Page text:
Ameriquest Capital Corp., the No. 1 lender to homeowners with bad credit, said Thursday that it had earmarked $325 million to help resolve a 30-state investigation into complaints of overcharges, hidden fees, puffed-up appraisals and fabricated borrower income statements.
No final settlement has been reached with the Orange-based parent of Ameriquest Mortgage Co., a task force of state attorneys general said in a statement.
But they said they "do not disagree" with Ameriquest's estimate of its liability -- a step toward resolving the largest of many legal disputes involving the politically influential company, a sponsor of Major League Baseball, Paul McCartney's halftime show at the last Super Bowl and the Rolling Stones' U.S. tour this fall.
Disclosure of the potential settlement sum came on the same day that President Bush nominated Ameriquest's chairman and sole owner, billionaire Roland E. Arnall, to be U.S. ambassador to the Netherlands.
Arnall and his wife, who live on a 10-acre estate in the Holmby Hills neighborhood of Los Angeles, contributed $5 million to a pro-Bush committee in 2003 and chipped in $1 million for Bush's second inauguration party.
Arnall also is a member of the Committee on the Present Danger, a foreign policy group that advocates a hard line against Islamic terrorists.
"I am humbled and honored by the confidence the president has placed in me," Arnall, 66, said in a statement. "If I am confirmed by the Senate, I will devote all of my efforts to the important work ahead."
The White House declined to comment on Arnall's relationship to Bush or elaborate beyond a brief statement saying his nomination had been sent to the Senate. Arnall declined to be interviewed; an outside public relations advisor to Ameriquest said the timing of the nomination and the $325-million liability reserve was coincidental.
Ameriquest, founded by Arnall as Long Beach Savings in 1979, has faced off with consumer activists, regulators and private litigants in a series of disputes over its lending practices dating to 1996.
The company has paid millions of dollars in restitution and for borrower education, and it has adopted a series of "best practices" improvements to its operating policies.
However, Ameriquest has admitted no legal liability in its settlements; it has described them as the best way to avoid distracting and expensive litigation.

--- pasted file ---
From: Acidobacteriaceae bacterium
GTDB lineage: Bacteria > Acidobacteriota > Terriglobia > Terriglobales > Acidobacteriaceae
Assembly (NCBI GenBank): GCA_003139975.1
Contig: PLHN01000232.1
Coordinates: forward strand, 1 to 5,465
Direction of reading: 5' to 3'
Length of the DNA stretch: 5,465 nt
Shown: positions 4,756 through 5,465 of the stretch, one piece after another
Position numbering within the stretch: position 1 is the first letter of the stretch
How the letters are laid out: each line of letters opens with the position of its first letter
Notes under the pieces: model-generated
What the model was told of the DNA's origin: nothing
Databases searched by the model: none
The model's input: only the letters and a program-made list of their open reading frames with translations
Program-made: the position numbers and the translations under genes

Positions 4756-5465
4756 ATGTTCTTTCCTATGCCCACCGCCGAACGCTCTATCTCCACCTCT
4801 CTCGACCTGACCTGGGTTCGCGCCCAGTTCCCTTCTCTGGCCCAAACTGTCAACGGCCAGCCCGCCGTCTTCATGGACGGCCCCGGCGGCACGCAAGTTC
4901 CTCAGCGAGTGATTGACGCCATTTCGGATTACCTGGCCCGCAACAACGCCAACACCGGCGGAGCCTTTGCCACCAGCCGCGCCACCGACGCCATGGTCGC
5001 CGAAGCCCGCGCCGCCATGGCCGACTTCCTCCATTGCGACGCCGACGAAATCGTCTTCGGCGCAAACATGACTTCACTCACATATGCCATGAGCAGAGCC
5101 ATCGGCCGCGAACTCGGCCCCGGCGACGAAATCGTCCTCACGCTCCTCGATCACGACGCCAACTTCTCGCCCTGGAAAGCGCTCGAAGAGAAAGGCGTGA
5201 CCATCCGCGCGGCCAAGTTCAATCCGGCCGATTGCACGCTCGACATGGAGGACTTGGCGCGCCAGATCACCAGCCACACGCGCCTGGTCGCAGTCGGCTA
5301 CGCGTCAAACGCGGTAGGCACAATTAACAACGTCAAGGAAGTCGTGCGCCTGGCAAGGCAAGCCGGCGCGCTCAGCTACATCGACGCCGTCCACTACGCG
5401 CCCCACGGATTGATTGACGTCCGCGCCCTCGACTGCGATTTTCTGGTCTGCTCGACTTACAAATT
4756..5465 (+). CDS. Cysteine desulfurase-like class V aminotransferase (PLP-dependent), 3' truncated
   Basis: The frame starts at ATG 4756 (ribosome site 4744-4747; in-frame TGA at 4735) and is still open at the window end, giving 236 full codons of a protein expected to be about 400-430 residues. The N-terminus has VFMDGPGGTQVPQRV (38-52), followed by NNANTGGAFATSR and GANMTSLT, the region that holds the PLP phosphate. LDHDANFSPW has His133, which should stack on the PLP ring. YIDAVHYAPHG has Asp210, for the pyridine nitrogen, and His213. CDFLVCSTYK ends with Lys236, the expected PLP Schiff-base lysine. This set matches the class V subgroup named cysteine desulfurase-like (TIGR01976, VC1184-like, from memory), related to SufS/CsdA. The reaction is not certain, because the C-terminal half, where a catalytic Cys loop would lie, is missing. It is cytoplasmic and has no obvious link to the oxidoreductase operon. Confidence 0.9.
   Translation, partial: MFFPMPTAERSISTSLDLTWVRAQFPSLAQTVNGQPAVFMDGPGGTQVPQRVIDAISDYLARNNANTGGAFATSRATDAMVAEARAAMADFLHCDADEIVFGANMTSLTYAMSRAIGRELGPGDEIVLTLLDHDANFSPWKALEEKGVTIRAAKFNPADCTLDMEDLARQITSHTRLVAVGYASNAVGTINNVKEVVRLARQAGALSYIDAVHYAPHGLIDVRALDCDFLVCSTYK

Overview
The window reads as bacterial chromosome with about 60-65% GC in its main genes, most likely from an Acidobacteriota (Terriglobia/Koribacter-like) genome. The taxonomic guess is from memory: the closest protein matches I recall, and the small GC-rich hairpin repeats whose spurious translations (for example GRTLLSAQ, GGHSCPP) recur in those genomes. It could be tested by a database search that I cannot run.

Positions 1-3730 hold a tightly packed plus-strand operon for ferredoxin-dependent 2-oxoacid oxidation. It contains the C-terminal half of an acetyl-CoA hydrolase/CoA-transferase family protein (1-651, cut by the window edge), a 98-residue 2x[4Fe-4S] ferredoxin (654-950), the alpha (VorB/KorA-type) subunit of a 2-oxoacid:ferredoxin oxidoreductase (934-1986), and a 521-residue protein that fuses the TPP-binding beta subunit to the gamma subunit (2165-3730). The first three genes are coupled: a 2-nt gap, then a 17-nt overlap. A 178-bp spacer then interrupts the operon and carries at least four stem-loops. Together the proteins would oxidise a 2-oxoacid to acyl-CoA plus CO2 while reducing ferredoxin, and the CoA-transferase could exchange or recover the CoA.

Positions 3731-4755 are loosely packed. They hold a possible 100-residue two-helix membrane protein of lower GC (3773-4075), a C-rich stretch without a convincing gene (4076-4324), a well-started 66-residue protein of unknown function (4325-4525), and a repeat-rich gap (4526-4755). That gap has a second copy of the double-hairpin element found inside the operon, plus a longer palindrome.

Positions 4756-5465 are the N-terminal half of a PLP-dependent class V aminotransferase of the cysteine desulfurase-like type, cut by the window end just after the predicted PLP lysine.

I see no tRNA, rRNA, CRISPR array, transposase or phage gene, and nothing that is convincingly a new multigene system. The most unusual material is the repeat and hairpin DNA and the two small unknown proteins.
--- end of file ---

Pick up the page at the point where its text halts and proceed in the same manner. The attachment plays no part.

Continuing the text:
A Times story in February laid out complaints by former employees that unrelenting pressure to make loans created a "boiler room" atmosphere, causing some employees to deceive customers, forge loan documents and encourage borrowers and appraisers to misstate facts. The story reported that Ameriquest generated far more complaints to regulators than its competitors.
Ameriquest, whose slogan is "Do the right thing," has denied that there has been a systematic pattern of lending abuses. Arnall and his executives have attributed problems to outside mortgage brokers and rogue employees who, Arnall has said, have been disciplined or fired when wrongdoing has been revealed.
A spokesman for Arnall said Thursday that his attitude was, "Try to learn from these situations, and constantly try to improve your practices."
A $325-million settlement would be by far Ameriquest's largest to date, dwarfing an agreement reached last month in San Mateo County Superior Court. In that case, the company agreed to pay as much as $50 million, plus $10 million to plaintiffs' lawyers, to end a class-action lawsuit alleging that thousands of borrowers in California, Texas, Alaska and Alabama were victimized by "bait and switch" tactics that stuck them with more expensive loans than they had been promised.
The amount Ameriquest announced Thursday also would be the second-largest settlement ever by a lender to "sub-prime" borrowers -- those who can't get cheaper loans because of bad credit, heavy debt or other issues.
Household Financial Corp., now part of London-based HSBC Holdings, paid $484 million in 2002 to end an investigation into its sub-prime lending by a 50-state task force.
Also that year, Citigroup Inc. agreed to pay $240 million to settle allegations of lending abuses at its CitiFinancial finance unit. The charges were brought by the Federal Trade Commission and by a class-action lawsuit.
Despite Ameriquest's recurrent legal run-ins, many analysts and competitors credit the firm with helping to generally bring down borrowing costs for sub-prime customers over the years. Using computers to streamline operations and assess the risk of loans, and finding an increasing appetite on Wall Street for securities backed by loan payments, Ameriquest and a few rivals have narrowed the gap in rates and fees between prime and sub-prime loans, the company says.
Ameriquest Capital says it originated more than $82 billion in mortgage loans last year through its various subsidiaries. The loans were mainly refinancings that let homeowners take cash out of their home equity.